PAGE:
get-attachment-1.aspx get-attachment-2.aspx





By: John Weatherford

The announcer introduced this show saying that every word sung or spoken by Shana Farr was written by Cole Porter or Noel Coward. And, indeed they were. Ms. Farr has constructed an evening that takes those lucky folks in the audience on a delightful journey.  It takes our protagonist through perchance it’s love, desperately wanting to believe it’s love, realizing the love was one sided and accepting that she is alone; at this point she makes the choice to once again enter the game of love. As a good protagonist she learns a lesson: love will come, when it will come.

This is a terrific show. Watching this sultry singer, with all the poise, beauty and talent that the arts allow, is something to behold. It really is far too limiting to label this classically trained performer as just a singer. She is much more than that. She is an actress with the kind of chops that make you want to see her on the Broadway stage. She has created a character that fills us with hope as she goes on her quest for love. Yet, there is no pity for this love lorn lass. Oh, no, not at all.

Her selection of material from Porter and Coward allows us to share her character’s determination and spirit. Once deciding to re-enter the game of love she soon learns that “It’s the wrong time and the wrong place” and tries another approach, an approach that her soul will not accept. The presentation of Love for Sale is the most passionate rendition of this song that I have ever experienced.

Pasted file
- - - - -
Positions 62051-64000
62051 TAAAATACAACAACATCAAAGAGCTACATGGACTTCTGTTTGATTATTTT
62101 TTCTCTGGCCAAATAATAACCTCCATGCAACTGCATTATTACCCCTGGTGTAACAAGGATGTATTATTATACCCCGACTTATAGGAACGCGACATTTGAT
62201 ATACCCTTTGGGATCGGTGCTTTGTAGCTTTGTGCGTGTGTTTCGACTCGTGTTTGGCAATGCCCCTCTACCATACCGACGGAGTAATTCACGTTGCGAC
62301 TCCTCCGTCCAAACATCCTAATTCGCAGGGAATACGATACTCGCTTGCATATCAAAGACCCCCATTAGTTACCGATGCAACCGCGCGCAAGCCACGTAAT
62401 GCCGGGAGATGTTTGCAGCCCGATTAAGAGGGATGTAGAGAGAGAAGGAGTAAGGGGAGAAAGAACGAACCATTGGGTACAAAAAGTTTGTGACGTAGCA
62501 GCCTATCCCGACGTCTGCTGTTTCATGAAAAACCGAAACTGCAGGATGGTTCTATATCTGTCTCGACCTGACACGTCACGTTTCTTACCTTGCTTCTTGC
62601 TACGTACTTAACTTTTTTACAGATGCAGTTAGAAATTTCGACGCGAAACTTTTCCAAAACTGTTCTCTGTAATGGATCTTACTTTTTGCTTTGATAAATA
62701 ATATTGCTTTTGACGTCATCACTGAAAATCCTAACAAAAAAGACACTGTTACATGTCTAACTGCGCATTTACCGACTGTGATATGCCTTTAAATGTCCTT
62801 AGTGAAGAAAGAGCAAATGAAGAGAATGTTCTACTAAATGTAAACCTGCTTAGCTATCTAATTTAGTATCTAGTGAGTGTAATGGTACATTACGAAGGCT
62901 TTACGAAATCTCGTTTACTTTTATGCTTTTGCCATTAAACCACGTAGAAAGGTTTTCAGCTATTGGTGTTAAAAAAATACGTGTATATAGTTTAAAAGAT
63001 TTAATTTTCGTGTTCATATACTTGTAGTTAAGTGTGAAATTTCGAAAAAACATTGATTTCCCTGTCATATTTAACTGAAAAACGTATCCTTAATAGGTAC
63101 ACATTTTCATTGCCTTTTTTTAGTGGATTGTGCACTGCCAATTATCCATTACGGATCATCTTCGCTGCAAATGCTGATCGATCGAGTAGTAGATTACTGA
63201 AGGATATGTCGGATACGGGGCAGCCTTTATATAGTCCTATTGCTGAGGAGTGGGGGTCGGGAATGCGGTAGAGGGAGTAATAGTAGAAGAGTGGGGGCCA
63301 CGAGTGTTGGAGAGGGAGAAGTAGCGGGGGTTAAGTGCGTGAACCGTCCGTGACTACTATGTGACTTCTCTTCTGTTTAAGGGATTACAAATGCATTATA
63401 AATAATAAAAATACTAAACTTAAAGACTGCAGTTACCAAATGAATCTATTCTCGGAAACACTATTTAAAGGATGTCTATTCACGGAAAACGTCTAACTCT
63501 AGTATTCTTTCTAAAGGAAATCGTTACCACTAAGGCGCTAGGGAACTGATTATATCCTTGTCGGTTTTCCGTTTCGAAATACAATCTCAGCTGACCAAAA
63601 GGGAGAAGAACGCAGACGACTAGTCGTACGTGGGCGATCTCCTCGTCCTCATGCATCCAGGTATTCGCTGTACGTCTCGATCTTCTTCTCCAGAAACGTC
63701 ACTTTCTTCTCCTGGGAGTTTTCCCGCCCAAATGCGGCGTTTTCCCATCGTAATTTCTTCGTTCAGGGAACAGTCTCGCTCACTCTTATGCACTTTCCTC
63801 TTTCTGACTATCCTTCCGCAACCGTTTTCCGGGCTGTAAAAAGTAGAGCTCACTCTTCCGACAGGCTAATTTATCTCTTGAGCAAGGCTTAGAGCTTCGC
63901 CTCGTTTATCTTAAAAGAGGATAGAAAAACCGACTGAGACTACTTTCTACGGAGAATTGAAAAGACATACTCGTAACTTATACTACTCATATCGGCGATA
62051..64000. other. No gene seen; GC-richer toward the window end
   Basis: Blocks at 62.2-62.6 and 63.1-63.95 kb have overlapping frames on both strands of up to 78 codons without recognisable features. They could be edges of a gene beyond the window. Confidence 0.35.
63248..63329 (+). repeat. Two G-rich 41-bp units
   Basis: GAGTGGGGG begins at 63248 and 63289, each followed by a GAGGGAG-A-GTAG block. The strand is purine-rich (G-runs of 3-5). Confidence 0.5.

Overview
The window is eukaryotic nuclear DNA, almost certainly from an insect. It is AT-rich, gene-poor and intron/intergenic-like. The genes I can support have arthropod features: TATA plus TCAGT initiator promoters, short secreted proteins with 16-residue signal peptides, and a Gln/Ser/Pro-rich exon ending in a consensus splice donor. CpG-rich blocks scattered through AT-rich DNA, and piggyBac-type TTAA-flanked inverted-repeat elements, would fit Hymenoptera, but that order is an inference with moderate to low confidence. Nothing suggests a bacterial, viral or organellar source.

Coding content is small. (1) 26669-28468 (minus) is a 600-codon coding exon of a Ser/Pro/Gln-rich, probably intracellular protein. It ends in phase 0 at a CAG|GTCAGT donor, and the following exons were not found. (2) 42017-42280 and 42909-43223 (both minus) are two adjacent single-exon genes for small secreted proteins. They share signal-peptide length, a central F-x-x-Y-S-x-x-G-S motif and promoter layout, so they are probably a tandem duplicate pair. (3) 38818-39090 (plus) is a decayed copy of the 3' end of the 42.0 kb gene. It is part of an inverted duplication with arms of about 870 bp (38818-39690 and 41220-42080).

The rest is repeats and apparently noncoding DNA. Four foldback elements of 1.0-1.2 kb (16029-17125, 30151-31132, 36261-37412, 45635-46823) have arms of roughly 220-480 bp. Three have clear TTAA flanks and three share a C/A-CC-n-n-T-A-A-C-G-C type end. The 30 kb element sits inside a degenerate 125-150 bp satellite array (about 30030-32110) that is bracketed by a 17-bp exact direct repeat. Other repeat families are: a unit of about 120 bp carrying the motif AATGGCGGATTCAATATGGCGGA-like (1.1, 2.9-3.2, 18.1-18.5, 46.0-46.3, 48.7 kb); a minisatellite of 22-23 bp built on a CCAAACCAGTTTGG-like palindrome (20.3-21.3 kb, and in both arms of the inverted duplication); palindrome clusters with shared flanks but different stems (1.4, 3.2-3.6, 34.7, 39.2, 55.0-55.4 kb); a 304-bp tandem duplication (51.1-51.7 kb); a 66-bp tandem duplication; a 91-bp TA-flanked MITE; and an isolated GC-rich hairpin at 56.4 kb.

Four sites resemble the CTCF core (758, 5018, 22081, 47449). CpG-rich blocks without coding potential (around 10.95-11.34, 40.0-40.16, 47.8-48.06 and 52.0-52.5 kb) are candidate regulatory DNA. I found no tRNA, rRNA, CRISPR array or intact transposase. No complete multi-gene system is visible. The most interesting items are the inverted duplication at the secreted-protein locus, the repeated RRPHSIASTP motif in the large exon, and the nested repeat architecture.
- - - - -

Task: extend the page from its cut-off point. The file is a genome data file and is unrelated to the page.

From this moment on, the show takes flight and does not land until the final note. I’m sure many in the audience are still flying high.

Ms. Farr is surrounded by some of the finest musicians this city has to offer. Jon Weber served as musical director as well as accompanist. Anyone who has had the pleasure of experiencing Mr. Weber’s mastery of the piano knows that he elevates the instrument, turning it into an ocean of sound. On the cello was the magnificent musician Adam Fisher. His eloquence with his bow seems to lovingly circle each note and phrase of the music. These gentlemen are more than musicians, they allow their passion for their instruments and their love for their art to seemingly become a multitude of characters that join Ms. Farr in taking her audience on such a glorious ride. Lights and sound by the Laurie Beechman’s George Faya supported the show’s class, humor and joy.

There is one more show on Saturday, May 31st at 7:30 Laurie Beechman Theatre. Treat yourself to an evening that allows cabaret to be all that it can be.

Photos/Video: Russ Weatherford